Although some Chinese went back home to marry Chinese wives who they brought back to Jamaica, others inter-married with non-Chinese Jamaicans contributing to the island's racial mixture.
Apart from the development of commerce, the popularity of Chinese food among Jamaicans is a lasting contribution to the island.
The Germans came as indentured labourers. After emancipation, the Colonial Government of Jamaica adopted a programme of settling European peasants in the island. It was hoped that they would create a thriving settlement and act as a model for the ex-slaves. It was also hoped that if the hills were settled by Europeans, the ex-slaves would continue to work on on the large estates. The programme was never a success.
Between the years 1834 and 1838 about 1, 210 German immigrants arrived in the island. They were small trades people, a few farmers and disbanded soldiers of light calvary regiment.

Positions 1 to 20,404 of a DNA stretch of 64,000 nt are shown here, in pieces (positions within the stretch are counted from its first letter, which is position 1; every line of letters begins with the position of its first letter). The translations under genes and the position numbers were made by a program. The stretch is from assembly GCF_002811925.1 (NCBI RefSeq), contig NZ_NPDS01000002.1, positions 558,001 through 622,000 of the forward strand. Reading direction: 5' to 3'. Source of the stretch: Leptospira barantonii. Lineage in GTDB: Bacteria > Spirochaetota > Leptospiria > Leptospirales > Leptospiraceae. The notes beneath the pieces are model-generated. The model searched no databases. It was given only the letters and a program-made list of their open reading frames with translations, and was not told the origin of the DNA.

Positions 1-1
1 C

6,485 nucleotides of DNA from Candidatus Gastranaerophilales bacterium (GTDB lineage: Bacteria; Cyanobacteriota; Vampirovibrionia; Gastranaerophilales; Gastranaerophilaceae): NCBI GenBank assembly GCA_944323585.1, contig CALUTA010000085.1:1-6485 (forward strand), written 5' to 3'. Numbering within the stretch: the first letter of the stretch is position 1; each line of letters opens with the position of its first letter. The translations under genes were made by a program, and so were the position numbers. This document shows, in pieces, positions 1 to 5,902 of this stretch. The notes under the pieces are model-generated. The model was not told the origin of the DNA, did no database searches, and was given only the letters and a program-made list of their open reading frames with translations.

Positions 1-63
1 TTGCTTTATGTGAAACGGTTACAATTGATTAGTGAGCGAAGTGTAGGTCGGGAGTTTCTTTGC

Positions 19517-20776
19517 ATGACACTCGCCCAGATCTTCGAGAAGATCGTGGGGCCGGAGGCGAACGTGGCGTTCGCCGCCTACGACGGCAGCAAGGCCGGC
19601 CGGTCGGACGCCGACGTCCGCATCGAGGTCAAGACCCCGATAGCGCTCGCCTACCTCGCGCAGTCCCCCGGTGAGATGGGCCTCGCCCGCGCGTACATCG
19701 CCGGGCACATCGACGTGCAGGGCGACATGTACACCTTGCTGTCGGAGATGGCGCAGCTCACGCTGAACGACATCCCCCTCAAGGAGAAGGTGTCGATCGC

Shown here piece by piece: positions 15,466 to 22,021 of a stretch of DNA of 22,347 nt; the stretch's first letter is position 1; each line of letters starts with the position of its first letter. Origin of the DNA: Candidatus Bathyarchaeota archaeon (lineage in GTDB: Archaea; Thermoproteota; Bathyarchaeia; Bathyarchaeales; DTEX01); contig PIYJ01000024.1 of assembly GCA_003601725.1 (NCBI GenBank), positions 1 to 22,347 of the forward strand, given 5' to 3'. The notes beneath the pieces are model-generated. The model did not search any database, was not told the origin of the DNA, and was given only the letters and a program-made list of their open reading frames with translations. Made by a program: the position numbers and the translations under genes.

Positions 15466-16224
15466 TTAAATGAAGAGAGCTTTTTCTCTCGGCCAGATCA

In 1835, Lord Seaford gave 500 acres of his 10, 000 acre estate in Westmoreland for the Seaford Town German settlement. Initially over 200 German immigrants settled in Seaford Town in Westmoreland.
To survive the German settlers had to learn how to plant ground provisions and to speak patois. Presently no German is spoken with the exception of a few words known and used only by old people. A few German names such as Hacker, Eldemire, Wedemire, Grosskoph, Kleinhans and Schleifer, which have undergone slight spelling changes, have survived.
The first Jews came to the island during the Spanish occupation of the island, 1494-1655. These Jews came from Spain and Portugal. They fled because of the Spanish inquisition. To conceal their identity they referred to themselves as "Portuguese" and practiced their religion secretly.